“…and today we’re talking about a frog with a killer skincare routine. But more on that later.”
For too long, amphibians have only dared to come out at night. But the waxy monkey frog says no more. This amphibian has chosen to step into the sun and lay eyes upon an earth in the full brightness of day. There’s just one problem: how can a supple, tree frog avoid drying out in direct sunlight? Our friend the monkey frog has a wonderful waxy way to stay cool in Life, Death, and Taxonomy.
- I nominate this frog for best frog
- This is the platonic ideal for a frog
- This little guy is just so green – and we all know how tough it is on amphibians of color
- Though it can change to brown depending on its environment
- They have wide heads, pudgy potbellies, long limbs for jumping and clinging to branches
- They even have opposable thumbs – take that simians!
- They also have cream-colored racing stripes going across their jaw lines and down their chest
- Their yellow eyes are large and usually have the typical slit pupils. But these can be opened up to make them the closest thing we have to an adorable frog
Welcome to the beloved Measure Up segment. The official listener’s favorite part of the show! The part of the show when we present the animal’s size and dimension in relatable terms through a quiz that’s fun for the whole family. It’s also the part of the show that’s introduced by you when you send in audio of yourself saying, singing, or chittering the words Measure Up into ldtaxonomy at gmail dot com. We don’t have a new Measure Up intro!
- 2 to 3 inches (5 to 8 cm)
- How many waxy monkey frogs go into the largest monkey?
- Hint: The largest monkey is a mandrill, an old world monkey similar in style to a baboon.
- 12 waxy frogs. The mandrill can be as large as 95 cm (37 in).
Male female size difference
- Female frogs are this percentage larger than males. This percentage is also close to the percentage of Americans that believed the sun revolved around the earth in 2012. What is the percentage?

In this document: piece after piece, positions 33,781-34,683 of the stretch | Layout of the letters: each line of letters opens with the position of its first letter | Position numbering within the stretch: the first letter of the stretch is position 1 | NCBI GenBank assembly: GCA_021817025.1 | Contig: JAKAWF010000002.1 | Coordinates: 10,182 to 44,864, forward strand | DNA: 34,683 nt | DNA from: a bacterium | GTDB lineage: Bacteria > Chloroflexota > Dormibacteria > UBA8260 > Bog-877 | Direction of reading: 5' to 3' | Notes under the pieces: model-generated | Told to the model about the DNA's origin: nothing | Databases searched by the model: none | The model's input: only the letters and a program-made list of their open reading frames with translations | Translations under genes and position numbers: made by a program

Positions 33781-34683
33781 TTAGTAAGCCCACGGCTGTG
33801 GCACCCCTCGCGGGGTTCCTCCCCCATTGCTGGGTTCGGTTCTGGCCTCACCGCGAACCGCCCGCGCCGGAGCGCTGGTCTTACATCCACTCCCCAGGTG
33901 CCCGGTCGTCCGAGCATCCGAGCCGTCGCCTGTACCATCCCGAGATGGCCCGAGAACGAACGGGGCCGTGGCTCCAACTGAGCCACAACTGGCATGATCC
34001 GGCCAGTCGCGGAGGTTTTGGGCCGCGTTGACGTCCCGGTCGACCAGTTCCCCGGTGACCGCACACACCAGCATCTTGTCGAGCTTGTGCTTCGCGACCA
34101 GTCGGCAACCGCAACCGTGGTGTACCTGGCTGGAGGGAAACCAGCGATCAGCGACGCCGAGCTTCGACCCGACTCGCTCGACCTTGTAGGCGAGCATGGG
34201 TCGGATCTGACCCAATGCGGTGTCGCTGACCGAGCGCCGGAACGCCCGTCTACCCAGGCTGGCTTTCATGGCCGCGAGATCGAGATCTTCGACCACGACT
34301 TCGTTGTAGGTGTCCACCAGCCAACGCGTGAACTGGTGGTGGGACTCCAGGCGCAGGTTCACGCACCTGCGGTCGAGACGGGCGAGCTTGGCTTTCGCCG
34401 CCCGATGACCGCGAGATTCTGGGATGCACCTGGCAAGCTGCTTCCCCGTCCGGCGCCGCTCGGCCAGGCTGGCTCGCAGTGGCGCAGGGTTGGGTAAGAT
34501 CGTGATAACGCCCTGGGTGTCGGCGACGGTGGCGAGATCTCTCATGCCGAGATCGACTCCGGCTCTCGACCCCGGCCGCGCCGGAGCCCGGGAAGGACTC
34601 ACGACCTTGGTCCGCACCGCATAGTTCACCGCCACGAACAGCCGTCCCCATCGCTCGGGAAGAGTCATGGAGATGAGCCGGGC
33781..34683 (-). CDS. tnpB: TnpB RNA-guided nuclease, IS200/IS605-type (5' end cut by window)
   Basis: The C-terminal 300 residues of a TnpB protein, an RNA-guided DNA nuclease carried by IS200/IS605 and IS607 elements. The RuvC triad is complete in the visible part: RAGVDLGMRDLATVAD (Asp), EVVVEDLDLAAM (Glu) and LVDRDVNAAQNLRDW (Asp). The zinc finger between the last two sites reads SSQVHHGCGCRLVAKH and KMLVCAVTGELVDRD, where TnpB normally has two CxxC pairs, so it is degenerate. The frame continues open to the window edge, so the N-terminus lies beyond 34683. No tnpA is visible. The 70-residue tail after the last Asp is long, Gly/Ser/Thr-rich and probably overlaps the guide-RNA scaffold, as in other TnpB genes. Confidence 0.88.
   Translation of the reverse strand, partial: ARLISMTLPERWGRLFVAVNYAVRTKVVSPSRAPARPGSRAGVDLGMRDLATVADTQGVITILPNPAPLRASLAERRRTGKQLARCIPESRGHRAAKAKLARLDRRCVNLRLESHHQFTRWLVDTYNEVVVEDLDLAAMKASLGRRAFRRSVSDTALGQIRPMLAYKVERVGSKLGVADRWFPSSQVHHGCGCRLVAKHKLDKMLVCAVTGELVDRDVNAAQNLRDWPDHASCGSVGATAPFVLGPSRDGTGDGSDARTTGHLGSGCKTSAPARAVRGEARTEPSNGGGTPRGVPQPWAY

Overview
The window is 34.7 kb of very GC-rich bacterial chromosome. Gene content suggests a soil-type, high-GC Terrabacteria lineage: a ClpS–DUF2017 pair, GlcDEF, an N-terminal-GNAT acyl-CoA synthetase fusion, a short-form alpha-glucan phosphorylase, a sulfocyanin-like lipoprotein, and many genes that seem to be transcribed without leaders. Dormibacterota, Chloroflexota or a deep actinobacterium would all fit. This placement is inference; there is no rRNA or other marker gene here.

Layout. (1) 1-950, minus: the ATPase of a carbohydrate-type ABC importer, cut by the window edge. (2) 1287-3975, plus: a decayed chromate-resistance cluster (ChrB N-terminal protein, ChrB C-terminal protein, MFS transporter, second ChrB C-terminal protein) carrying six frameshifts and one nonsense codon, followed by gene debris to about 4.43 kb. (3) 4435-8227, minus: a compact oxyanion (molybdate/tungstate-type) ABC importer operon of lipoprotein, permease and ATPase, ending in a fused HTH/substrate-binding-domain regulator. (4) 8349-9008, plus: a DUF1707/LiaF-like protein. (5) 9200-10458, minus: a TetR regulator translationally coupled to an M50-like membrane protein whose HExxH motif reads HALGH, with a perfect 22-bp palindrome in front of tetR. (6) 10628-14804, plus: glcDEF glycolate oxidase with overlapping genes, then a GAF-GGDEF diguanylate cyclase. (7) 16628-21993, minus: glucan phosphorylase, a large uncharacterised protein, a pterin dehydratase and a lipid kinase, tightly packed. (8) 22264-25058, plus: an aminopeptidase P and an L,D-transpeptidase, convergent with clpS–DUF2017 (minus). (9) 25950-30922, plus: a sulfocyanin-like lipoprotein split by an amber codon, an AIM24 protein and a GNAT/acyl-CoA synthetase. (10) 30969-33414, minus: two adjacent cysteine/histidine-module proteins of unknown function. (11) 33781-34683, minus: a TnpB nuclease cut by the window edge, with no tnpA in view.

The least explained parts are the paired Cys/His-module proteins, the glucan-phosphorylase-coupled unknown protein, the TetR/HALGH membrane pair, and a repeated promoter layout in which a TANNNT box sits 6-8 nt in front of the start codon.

- Hint: The survey was taken by the National Science Foundation and only involved 2,200 people, so, considering there are 331.9 million people in the U.S., the survey is only a little more representative of general American thought than a Jaden Smith tweet.
- Females are 25% larger than males.
- Range: Lives in the semi-arid trees of Southeastern South America – Argentina, Bolivia, Paraguay and Brazil.
- Diet: terrestrial invertebrates – i.e. bugs, insects, spiders. It also likes to make a quick snack of its own molted skin. This is called dermatophagia and is common in humans – like if you eat your cuticles or something.
- They are nocturnal
- During breeding season, the rainy season, they’ll hang out near lagoons, ponds, and flooded fields. Males call all night to females
- When it’s on the ground, it actually doesn’t hop – it walks… like Smeagol
- They lay their eggs in the leaves of the trees over bodies of water. If there are birds around, the frogs will wrap their clutch in more leaves for concealment and protection.
- The eggs hatch into tadpoles that fall into the water below
- Since they live in semi-arid climates, the bodies of water are inconsistent and often temporary.
Major Fact: Waxy Sunscreen
Amphibians are known for being wet and wild. If you live near a pond or bog, you know these folks start to croak when the sun goes down.
That’s because frog skin is soft and supple, made for swimming around and absorbing moisture, not blockout out harmful cosmic radiation from gigantic nuclear furnaces in the sky.
Most frogs solve this problem by remaining nocturnal. But the wax monkey frog said, “the sun will shine on us again, brother,” and he means it.
To avoid desiccating like an ancient vampire in the sunlight, waxy monkey frogs secrete a waxy substance from glands on their neck. Instead of just blocking sunburns, the wax seems to lock in moisture.
If you watch a video of this, you can see them applying the waxy sunblock by rubbing their hands and feet all over their body like a family of gingers at the beach on the fourth of July.
By controlling water lost through evaporation, they can control their body temperature better than other frogs. This allows them to withstand temperatures as high as 104 degrees fahrenheit or 40 degrees celsius.
There are also proteins in the wax that stimulate or inhibit the growth of blood vessels, which may also aid in thermoregulation, but it might also work in humans. As warm-blooded mammals, we don’t need help thermoregulating. But the protein compound found in these waxy secretions might be able to kill cancerous tumors.
Tumors can only grow so big before they need to grow blood vessels to supply oxygen that enables further growth. This protein may stunt the growth of tumors and prevent them from growing out of control.
Ending: So guard your favorite leaf, secrete some good sunscreen, and snack on your shed skin if you gotta like the waxy monkey frog here in LDT.